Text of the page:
Saturday, June 12, 2010

William Collins

Histories of William Collins credit him with sharing top honors with Thomas Gray as an 18th century poet.    He was enough of a talent for Samuel Johnson to include him in his "Lives of the Poets".  Scott, in an article published in the Foreign Quarterly Review (1827) titled "On the Supernatural in Fictitious Composition; and particularly on the works of Ernest Theodore William Hoffmann" refers to him as one of the Graveyard Poets.  William Collins died on June 12, 1759.

Collins was known for his talent, as well as his troubled mind.  He attended Winchester College, and began publishing verse at this time.  In 1742 he published "Persian Eclogues", which was the only work that received public support during his lifetime.  His greatest work was published on December 12, 1746; twelve odes, titled "Odes on Several Descriptive and Allegoric Subjects".

One the twelve odes, "Ode to Fear", Walter Scott quotes from in the article mentioned above.  From Scott:
...It is not so in early history, which is full of supernatural incidents; and although we now use the word romance as synonymous with fictitious composition, yet as it originally only meant a poem, or prose work contained in the Romaunce language, there is little doubt of the doughty chivalry who listened to the songs of the minstrel, "held each strange tale devoutly true", and the feats of knighthood which he recounted, mingled with tales of magic and supernatural interference, were esteemed as veracious as the legends of the monks, to which they bore a strong resemblance...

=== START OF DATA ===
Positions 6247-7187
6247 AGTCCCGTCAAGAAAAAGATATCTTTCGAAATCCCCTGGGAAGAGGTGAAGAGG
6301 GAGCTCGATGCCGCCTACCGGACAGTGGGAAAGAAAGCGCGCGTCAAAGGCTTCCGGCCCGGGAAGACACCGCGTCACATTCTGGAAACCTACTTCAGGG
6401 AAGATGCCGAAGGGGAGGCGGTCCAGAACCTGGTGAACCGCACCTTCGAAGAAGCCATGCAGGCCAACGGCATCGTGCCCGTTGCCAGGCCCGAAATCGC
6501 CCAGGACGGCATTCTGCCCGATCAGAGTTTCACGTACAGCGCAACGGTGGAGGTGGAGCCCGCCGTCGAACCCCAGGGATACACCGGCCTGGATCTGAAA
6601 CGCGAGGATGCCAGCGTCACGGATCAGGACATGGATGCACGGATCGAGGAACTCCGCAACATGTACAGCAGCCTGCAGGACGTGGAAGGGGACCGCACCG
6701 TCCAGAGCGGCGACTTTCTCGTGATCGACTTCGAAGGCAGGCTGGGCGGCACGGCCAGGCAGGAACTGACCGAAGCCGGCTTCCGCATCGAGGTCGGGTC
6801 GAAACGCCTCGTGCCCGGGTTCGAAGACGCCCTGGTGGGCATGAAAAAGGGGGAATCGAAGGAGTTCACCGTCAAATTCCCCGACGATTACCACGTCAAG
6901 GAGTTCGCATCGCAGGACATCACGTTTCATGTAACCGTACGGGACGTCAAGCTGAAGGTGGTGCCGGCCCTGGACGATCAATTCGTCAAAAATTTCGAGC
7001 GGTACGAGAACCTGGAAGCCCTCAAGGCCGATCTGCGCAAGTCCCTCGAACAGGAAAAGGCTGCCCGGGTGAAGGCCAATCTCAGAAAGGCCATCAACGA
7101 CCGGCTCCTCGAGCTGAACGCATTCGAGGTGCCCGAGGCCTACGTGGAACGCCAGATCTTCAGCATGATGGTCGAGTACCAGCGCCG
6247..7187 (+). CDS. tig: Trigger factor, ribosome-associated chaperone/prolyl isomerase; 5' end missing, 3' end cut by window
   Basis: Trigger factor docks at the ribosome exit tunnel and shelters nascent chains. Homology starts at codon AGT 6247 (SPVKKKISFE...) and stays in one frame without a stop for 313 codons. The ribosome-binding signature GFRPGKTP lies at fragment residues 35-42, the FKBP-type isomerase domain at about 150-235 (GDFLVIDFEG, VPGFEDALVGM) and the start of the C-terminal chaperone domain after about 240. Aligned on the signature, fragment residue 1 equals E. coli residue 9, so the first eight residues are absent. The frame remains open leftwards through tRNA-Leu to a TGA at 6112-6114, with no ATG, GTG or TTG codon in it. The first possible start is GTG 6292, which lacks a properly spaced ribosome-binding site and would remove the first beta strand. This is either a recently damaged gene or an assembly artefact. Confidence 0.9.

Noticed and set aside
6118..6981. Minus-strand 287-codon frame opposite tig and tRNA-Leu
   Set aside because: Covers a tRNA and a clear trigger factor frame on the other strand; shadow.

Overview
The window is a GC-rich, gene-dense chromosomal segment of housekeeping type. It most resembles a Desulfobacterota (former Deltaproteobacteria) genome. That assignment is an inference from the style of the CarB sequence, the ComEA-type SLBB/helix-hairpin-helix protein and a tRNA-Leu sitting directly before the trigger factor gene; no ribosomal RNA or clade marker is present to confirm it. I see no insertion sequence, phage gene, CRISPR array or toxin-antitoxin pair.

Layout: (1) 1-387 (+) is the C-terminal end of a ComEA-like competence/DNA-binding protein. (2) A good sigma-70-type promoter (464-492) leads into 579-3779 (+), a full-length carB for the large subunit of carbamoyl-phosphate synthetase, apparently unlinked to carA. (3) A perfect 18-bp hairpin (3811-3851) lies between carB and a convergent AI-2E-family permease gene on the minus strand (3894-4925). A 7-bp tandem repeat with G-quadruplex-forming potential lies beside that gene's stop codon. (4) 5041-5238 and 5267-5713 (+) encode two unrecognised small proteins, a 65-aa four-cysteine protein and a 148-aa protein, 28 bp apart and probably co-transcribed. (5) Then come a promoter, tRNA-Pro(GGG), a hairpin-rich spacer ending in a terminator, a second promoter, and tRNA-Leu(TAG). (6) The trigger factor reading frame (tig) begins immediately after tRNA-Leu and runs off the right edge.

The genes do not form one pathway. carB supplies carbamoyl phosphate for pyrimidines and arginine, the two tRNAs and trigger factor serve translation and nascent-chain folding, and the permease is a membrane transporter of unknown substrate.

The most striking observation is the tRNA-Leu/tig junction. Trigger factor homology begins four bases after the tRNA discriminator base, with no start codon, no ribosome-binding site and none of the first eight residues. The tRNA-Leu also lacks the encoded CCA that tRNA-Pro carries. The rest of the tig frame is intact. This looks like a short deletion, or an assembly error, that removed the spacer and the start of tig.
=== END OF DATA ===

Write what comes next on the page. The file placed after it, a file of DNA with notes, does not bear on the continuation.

The full Ode to Fear (from Luminarium.org):


THOU, to whom the World unknown
With all its shadowy Shapes is shown;
Who see'st appall'd th'unreal Scene,
While Fancy lifts the Veil between:
Ah Fear! Ah frantic Fear!
I see, I see Thee near.
I know thy hurried Step, thy haggard Eye!
Like Thee I start, like Thee disorder'd fly,
For lo what Monsters in thy Train appear!
Danger, whose Limbs of Giant Mold
What mortal Eye can fix'd behold?
Who stalks his Round, an hideous Form,
Howling amidst the Midnight Storm,
Or throws him on the ridgy Steep
Of some loose hanging Rock to sleep:
And with him thousand Phantoms join'd,
Who prompt to Deeds accurs'd the Mind:
And those, the Fiends, who near allied,
O'er Nature's Wounds, and Wrecks preside;
Whilst Vengeance, in the lurid Air,
Lifts her red Arm, expos'd and bare:
On whom that rav'ning Brood of Fate,
Who lap the Blood of Sorrow, wait;
Who, Fear, this ghastly Train can see,
And look not madly wild, like Thee?

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